Acquiring a new client is tough when you’re a service professional. After you’ve identified a lead, you have to walk him through your sales process and sell your services. Besides those big picture things, you have to also:
- contact him initially
- schedule meetings
- have the meeting and ask good questions
- follow up on questions after the meeting
- determine his needs
- determine the value you can bring him
- write a proposal
- share the proposal with him
- get approval
- send an invoice
- get paid
And those are just the basics before you can start working with him. There can be many more steps in your process as well. And your sales process tells your lead/prospect how you are going to do business with him.
Do you have a clear sales process in place that can help you do things like:
- Remember when to call him back?
- Get calls scheduled?
- Confirm receipt of the proposal?
- Communicate with him if you haven’t heard back?
- Share important facts about your services along the way?
These questions are just a few of the ones you have to address. Your sales process should be repeatable. You should be able to delegate parts of it to a team member and still maintain your brand’s communication style. And, yes, you should be able to tweak it when something changes or you learn that something needs to be added or removed.
How you manage these steps can be the difference between winning and losing a client. At my last job, we did everything right with one client who we really wanted to work with…. except to confirm he received the proposal after we had emailed it to him after the presentation. We didn’t discover the problem until the client had chosen another vendor. Needless to say, one simple email could have alerted us to the problem early enough to still win the business.
Write Down the Sales Process Steps
The first step to developing a strong sales process is to write down all the steps. Start with how the lead comes in, then how and when you communicate back. So, “When a ‘please contact me’ form comes through email, within 4 working hours, contact the person back via email.” (My rule is always to respond back to the person the way they contacted you – it’s usually a good indicator of what type of communication they prefer: phone or email.)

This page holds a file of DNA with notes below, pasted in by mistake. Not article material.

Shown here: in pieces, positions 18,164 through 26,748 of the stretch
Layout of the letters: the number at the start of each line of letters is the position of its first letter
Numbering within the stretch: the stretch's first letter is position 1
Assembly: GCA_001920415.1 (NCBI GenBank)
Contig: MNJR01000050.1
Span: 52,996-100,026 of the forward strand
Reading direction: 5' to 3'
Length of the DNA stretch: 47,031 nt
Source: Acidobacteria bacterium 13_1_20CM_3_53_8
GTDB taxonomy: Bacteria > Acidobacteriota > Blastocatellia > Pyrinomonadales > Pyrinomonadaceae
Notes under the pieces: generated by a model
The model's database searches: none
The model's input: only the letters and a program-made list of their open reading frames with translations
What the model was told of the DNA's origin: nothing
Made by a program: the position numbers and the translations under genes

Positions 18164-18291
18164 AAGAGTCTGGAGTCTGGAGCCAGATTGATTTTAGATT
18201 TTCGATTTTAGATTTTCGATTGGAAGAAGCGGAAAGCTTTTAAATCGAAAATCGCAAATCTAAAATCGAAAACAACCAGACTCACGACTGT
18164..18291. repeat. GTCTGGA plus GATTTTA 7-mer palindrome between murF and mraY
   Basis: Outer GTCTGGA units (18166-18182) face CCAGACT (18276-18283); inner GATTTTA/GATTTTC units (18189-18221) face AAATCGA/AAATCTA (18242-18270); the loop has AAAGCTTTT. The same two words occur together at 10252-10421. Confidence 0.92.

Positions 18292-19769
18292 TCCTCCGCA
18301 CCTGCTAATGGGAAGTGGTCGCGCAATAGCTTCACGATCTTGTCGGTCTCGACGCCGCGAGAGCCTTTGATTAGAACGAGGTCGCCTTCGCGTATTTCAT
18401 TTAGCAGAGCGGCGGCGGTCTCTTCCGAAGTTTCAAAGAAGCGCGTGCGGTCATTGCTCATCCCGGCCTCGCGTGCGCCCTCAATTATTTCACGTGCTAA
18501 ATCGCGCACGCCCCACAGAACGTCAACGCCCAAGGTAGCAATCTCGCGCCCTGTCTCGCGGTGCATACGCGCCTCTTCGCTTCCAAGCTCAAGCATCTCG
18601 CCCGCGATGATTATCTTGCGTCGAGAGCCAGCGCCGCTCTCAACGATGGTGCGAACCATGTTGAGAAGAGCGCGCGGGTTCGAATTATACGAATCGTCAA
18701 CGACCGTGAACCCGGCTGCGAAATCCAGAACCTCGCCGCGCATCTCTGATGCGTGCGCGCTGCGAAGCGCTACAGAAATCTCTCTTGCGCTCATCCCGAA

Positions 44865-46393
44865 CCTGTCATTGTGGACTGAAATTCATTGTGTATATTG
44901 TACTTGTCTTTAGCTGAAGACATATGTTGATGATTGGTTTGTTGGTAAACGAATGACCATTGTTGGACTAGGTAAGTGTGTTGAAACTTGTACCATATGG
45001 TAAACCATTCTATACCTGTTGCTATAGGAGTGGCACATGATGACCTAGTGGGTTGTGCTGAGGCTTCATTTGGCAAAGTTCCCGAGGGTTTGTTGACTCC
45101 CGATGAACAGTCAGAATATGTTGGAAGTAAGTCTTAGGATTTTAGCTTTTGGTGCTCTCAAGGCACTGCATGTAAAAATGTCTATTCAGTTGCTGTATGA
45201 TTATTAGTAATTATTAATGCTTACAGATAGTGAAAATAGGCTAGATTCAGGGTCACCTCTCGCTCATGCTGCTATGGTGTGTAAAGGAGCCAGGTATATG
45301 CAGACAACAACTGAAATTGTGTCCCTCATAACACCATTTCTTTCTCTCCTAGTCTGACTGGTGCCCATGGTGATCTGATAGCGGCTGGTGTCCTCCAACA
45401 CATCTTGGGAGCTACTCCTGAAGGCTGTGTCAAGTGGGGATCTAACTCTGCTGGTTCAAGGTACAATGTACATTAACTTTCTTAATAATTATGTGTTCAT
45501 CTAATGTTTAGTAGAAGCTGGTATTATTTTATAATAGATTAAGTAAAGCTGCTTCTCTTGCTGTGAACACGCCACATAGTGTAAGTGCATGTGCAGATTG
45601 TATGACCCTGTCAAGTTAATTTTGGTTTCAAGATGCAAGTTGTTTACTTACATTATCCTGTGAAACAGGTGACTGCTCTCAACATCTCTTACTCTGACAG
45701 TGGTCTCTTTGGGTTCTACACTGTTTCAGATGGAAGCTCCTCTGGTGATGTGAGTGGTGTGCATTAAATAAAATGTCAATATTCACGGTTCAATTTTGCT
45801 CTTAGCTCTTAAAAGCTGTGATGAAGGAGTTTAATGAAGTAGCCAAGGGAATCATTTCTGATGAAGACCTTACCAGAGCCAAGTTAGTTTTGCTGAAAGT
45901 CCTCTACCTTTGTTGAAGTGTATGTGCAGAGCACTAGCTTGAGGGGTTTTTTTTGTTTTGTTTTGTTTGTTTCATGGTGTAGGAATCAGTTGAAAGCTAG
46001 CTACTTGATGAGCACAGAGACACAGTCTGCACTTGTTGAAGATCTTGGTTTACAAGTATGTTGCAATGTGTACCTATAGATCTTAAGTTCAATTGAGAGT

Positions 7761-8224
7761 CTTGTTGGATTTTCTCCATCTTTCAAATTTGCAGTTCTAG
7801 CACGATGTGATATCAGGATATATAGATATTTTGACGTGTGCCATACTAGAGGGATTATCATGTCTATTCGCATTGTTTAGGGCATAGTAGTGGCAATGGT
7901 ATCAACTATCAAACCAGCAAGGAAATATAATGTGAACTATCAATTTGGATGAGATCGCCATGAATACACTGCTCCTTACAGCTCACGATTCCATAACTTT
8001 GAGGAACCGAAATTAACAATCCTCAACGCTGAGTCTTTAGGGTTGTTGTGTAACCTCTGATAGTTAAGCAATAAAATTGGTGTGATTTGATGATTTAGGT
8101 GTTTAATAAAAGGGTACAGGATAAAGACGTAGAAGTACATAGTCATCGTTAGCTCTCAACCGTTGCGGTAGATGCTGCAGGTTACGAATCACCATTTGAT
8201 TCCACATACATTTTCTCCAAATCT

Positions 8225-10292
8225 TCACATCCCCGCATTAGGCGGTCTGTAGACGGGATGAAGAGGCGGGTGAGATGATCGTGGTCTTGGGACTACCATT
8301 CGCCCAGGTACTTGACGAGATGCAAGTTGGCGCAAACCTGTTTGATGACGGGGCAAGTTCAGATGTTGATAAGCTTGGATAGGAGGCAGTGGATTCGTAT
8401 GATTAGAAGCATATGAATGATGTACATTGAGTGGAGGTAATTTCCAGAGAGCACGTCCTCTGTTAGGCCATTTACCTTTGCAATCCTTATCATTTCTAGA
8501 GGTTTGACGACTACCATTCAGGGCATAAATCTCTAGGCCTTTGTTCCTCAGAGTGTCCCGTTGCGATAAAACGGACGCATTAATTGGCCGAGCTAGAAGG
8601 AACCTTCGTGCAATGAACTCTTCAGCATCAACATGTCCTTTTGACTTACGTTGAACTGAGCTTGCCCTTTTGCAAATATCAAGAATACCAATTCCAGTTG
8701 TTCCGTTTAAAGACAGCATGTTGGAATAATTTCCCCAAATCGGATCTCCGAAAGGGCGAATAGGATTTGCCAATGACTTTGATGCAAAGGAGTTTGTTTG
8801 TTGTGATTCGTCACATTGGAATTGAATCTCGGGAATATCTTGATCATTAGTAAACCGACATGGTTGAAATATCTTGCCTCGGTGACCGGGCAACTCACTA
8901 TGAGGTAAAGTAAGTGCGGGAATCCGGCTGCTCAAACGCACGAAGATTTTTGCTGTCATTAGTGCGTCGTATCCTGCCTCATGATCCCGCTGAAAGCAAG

Go through the entire process – in detail, like you were telling an assistant how to do it for you because you were going to be away for a couple of weeks – down to the last step (usually): “Receive payment.”
Make sure you identify how you are remembering to do these things and what type of programs you might use to streamline your process. Examples:
- Set a reminder in Highrise to follow up 2 days after initial contact.
- Schedule an initial meeting with the prospect through Calendly. (You can even include the specific link used to access the available schedule.)
- Send proposal via HelloSign.
- Email prospect one day after sending the proposal, to confirm receipt.
- Send an invoice through QuickBooks Online.
- Deposit check through the mobile app for Compass Bank.
- Open a project in Basecamp.
You get the picture. It should be very detailed, very specific, and step-by-step.
Create Email Templates
The touch points throughout a sales process let you communicate your personality, style, brand, and what it is like to work with you. You can include tidbits like, “We are a virtual company, which means no one you work with will ever be stressed out before they start on your project because they’ve been sitting in traffic.” In that one sentence, I conveyed that the company doesn’t have a physical location that the client can show up to, that there is a benefit to that type of business to the client, and I’ve shown a bit of a sense of humor.
So, after you complete the process, go back through and start setting up email templates for each time you communicate. You should always modify the specific email for individual prospects to make sure it is personal and appropriate but have some standard language that you can use as a default.
There is no sense reinventing the wheel every time you want to say, “You should have just received the proposal via HelloSign. Please check your junk mail if it is not in your inbox. We will always send anything that requires a signature via this method in order to keep our workflow green and paperless.”
What are some steps you’ve added to your sales process that help you stay in communication with your prospects?
Also published on Medium.